You know that feeling of gratification you get when you successfully complete a home cooked meal and you were the talk of the table? How about growing your own herbs, year round, and adding them into those dishes? Now that’s a dinner conversation. Many people associate edible landscaping with a vegetable garden or a full on backyard operation, but really it can take place simply on your windowsill. Here are my picks for the top 5 herbs you can grown inside your home, year round.

 

Rosemary. We all know the great things rosemary can do for our chicken, steak, and veggie dishes, so I’m stoked to be able to put this one on the list. Rosemary is best grown indoors by a south-facing window – she likes her sun! Also, make sure there is good air circulation for your rosemary so it will not be as susceptible to powdery mildew. When it comes to watering, it’s important not to over-water (or under, for that matter). Every 2 weeks watering for rosemary is good rule – just make sure the soil is dry when you are about to water. In it’s native environment, rosemary grabs moisture out of the sea air, so it’s a good idea to have water with rocks in the pot drain pan, this will allow for more moisture in the air around the plant. Rosemary has so many uses in the kitchen, not to mention the scent! I’m definitely happy to have my kitchen smell like rosemary 24/7!

 

Thyme. The thyme-less kitchen herb staple is found in some of our most popular dishes and is a great addition to a soup or stew! The best way to start growing thyme indoors is by rooting a tip that has been cut from an existing plant, but if you decided to pot a full plant indoors you can as well. Thyme loves its full sun, but it will still grow in a east or west facing window making it a perfect addition for just about every indoor herb garden. When it comes to watering, make sure it is dried out in between watering cycles. Depending on interior temperatures, most likely a good watering habit to follow would be every 2 weeks or so. A clay pot or small concrete pot will help with making sure the plant dries out adequately between water cycles!

 

Fun Fact: Many herbs can be grown together in the same pot! Some that do best together are: parsley, oregano, basil and mint.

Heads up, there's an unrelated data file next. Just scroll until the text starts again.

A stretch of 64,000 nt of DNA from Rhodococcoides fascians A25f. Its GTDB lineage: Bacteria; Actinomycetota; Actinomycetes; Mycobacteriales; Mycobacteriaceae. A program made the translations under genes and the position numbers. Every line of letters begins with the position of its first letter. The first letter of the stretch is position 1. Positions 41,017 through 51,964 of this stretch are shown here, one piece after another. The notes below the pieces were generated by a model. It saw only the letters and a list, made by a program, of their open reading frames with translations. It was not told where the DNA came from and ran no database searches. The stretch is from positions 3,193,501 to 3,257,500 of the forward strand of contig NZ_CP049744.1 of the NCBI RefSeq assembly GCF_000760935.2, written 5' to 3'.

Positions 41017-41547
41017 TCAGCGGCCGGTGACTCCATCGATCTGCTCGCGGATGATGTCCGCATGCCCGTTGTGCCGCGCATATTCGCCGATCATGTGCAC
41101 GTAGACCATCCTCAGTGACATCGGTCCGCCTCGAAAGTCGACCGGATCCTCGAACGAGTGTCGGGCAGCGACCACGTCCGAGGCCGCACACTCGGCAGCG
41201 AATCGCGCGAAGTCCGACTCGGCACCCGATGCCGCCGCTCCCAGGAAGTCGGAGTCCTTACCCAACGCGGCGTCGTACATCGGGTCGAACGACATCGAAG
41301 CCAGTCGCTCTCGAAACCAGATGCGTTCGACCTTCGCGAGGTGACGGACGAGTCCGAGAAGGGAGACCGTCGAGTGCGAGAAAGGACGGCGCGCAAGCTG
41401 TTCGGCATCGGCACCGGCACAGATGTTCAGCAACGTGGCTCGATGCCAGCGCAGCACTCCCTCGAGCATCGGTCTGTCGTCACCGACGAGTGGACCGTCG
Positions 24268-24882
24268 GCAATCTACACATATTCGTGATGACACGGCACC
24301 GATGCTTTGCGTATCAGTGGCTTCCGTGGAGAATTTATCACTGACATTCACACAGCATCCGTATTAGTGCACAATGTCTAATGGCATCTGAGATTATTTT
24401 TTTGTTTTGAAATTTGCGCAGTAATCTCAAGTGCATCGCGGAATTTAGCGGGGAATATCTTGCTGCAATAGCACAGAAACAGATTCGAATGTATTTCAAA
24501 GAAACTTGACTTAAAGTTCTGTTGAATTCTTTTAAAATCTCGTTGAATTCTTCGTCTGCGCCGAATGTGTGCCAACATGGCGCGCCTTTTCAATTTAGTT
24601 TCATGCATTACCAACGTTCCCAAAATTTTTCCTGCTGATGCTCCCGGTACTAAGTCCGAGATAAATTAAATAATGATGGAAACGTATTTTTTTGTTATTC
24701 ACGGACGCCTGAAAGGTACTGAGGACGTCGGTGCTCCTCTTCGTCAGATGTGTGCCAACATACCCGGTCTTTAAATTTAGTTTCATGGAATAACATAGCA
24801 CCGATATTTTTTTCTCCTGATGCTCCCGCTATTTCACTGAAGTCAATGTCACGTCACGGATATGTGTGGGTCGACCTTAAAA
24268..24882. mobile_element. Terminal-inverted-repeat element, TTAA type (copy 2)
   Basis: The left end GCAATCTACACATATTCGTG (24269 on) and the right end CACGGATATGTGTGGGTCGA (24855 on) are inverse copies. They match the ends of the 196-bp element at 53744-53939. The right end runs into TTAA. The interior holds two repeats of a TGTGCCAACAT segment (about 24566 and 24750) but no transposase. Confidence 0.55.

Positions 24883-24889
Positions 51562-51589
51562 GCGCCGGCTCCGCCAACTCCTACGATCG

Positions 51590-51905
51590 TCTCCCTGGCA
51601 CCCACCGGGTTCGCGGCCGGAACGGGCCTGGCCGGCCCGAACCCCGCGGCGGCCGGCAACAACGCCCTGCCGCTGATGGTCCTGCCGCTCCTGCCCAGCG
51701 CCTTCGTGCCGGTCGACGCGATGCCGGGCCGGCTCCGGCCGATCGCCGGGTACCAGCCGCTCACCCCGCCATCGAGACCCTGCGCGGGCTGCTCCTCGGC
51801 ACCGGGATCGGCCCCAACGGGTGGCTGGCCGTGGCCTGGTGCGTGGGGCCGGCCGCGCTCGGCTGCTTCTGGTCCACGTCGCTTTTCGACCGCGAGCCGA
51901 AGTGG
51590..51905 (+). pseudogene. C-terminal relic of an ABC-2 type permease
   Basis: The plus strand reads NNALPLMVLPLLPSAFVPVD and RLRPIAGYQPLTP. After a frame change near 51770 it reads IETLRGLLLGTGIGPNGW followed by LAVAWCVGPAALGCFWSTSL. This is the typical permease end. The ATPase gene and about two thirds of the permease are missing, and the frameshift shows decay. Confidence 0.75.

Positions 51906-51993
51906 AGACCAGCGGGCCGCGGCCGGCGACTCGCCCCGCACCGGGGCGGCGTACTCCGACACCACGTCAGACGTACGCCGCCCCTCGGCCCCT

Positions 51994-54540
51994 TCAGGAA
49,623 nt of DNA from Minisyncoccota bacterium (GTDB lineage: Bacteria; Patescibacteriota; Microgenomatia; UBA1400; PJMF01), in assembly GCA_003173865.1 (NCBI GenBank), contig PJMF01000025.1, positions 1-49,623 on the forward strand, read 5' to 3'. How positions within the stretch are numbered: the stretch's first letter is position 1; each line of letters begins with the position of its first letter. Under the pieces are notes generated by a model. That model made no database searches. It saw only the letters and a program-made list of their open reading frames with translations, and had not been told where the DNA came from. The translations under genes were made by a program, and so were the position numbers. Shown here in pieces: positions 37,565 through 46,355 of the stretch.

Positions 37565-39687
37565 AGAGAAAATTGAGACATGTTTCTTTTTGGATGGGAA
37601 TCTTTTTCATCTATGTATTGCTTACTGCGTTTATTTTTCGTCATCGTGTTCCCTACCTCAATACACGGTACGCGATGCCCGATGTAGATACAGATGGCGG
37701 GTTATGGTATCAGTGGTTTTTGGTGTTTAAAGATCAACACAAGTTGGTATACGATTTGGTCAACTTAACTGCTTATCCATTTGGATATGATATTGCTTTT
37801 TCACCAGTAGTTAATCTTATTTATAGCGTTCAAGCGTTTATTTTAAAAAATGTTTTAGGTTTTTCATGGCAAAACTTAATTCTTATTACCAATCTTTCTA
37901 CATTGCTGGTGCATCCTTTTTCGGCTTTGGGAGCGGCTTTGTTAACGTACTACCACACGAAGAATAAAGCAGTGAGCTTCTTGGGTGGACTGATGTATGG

Sage. Whether you’re mixing it with pasta or serving it with steak, sage is a kitchen herb must. This leafy herb is perfect for the indoor environment during the winter as it can take on the dry, indoor air like a champ! The sage loves it’s light and a strong sunlight is needed, I would recommend a south facing window for best growth.  If you’re not able to give your sage 6-8 hours of sun per day, you can supplement with florescent lighting. Also, sage enjoys a warm, humid environment which can be achieved by growing other herbs around sage or with a pebble tray as noted with the rosemary.

 

Parsley. Best known to be a garnish, but wow there is so much more to this herb! Did you know parsley is actually a great source of Vitamin C, has anti-inflammatory properties, and can be a breath freshener? Now you do. Now let’s grow some! Parsley has a large taproot that doesn’t transplant well, so it’s best go the seed route with this guy. Just sow seeds into the soil and make sure there is plenty of light – parsley, like sage, needs 6-8 hours of sunlight per day or supplementary light from florescent lights. With parsley you’ll want to keep the soil lightly moist and make sure the tray under the pot is always full of water to prevent the roots from rotting.

 

Fun Fact: Rotate your herb pot on the windowsill when you notice the plant leaning into the sun, this will help create a uniform growth look for your pot! 

 

Oregano. This one is one of my top kitchen favorites! The best way to start growing oregano is from a tip that has been cut, but of course you can start by growing from seed. Super easy to care for, main thing is to have enough sun! Oregano definitely loves it’s time in the south-facing window. When it comes to watering, make sure the pot has great drainage and to let the soil dry out in-between watering cycles. Oregano is naturally drought resistant so remember not to over-water! Oregano loves a good haircut every now and then – this will keep the plant compact!

 

There you have it, my top 5 herb picks to grow indoors all year round. Now you have no excuse to liven up your kitchen and enhance your dishes with herbs. Add sizzle and flavor not only to your dishes, but also to your kitchen decor!